Hope you enjoyed the tour of my greenhouse. I don't have much in there right now and it looks like I have tons of space. Come Fall and time to plant up rose seeds, however, I'm sure it'll be full to overflowing. I suspect greenhouses are like boats and RV's. They all suffer from "two-foot-itis" - you know..."If it was just two feet longer, it would be perfect?"

Thursday, June 25, 2009

Delinquent Roses - Nurture or Nature?

The roses are absolutely stunning this year, with the notable exception of a few varieties that have always failed to thrive in my garden. These are my delinquents - the ones that bring shame on the rest of the garden and on me, their long-suffering plant mother. It brings up the age-old question, is nurture or nature to blame?

For years, I blamed myself and wondered, "Where did I go wrong?" That's what plant mothers do. It's not really fair, but we've been conditioned to believe that there is no such thing as a bad plant, thus, it must be our fault when it ends up looking like hell...or dies. It was a retired rosarian who debunked that myth for me. Some roses are just bummers. The flaws are in their genes and are just more or less a problem depending upon the climate, the gardener, or both.

In my Pacific Northwest (zone 7b) garden, for example, I have the Warriner rose, Neon Lights, that was advertised to do well in zone 6b and warmer gardens, is very disease resistant, and blooms in flushes throughout the season. I bought it for it's bright neon pink blooms. In my garden this rose languishes. Ditto for Brilliant Pink Iceberg (photo left). On both, new leaves show blackspot and drop quickly. Repeat bloom is iffy, with a decent flush of flowers in June and late August, but only one or two blooms on the bush the rest of the time. The canes are weak and spindly and show sun scald. (heavy sigh) Moving them from full sun to part shade only added mildew to the litany of problems, so I moved them back to full sun. I've composted, fertilized, sprayed, dusted and watered diligently and these are still the ugliest plants in my garden. I couldn't bring myself to shovel prune the wretches because I thought...this year I'll figure out how to make these roses happy.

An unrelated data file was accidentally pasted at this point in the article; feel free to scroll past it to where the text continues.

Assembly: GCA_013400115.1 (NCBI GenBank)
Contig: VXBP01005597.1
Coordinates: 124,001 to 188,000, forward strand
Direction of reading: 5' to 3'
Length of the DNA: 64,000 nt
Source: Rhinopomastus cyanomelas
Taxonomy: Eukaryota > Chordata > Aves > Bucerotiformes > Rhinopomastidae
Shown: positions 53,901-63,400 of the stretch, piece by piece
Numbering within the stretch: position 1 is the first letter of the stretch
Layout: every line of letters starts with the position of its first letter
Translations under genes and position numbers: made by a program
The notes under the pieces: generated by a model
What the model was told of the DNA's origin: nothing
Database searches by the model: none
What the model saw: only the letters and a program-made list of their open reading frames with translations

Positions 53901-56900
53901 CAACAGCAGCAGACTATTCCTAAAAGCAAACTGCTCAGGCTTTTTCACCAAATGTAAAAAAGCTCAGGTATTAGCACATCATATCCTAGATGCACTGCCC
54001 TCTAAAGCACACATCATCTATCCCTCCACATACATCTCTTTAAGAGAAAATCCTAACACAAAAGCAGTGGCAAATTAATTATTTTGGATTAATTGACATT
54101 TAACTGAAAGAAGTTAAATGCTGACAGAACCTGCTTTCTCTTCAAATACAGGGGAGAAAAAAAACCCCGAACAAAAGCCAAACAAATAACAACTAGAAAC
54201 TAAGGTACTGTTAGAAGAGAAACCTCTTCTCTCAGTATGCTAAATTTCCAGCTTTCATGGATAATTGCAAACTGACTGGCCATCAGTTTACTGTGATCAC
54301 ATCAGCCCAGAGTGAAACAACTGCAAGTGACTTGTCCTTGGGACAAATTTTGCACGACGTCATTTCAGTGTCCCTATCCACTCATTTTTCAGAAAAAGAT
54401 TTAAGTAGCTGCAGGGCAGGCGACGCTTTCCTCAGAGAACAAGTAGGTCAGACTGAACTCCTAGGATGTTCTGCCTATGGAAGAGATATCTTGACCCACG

Well, no more. This year Neon gets the axe - and so does that Brilliant Pink Iceberg. Now that I know that nurture cannot always overcome nature, I can rid my garden of these delinquents without feeling like a black thumb gardener. I have my eye on a bright pink hybrid tea, Manou Meilland, to replace the Neon. The hybrid tea, Tournament of Roses, will look nice in the Iceberg spot.

Today, I think I'll get out the shovel and do a little pruning.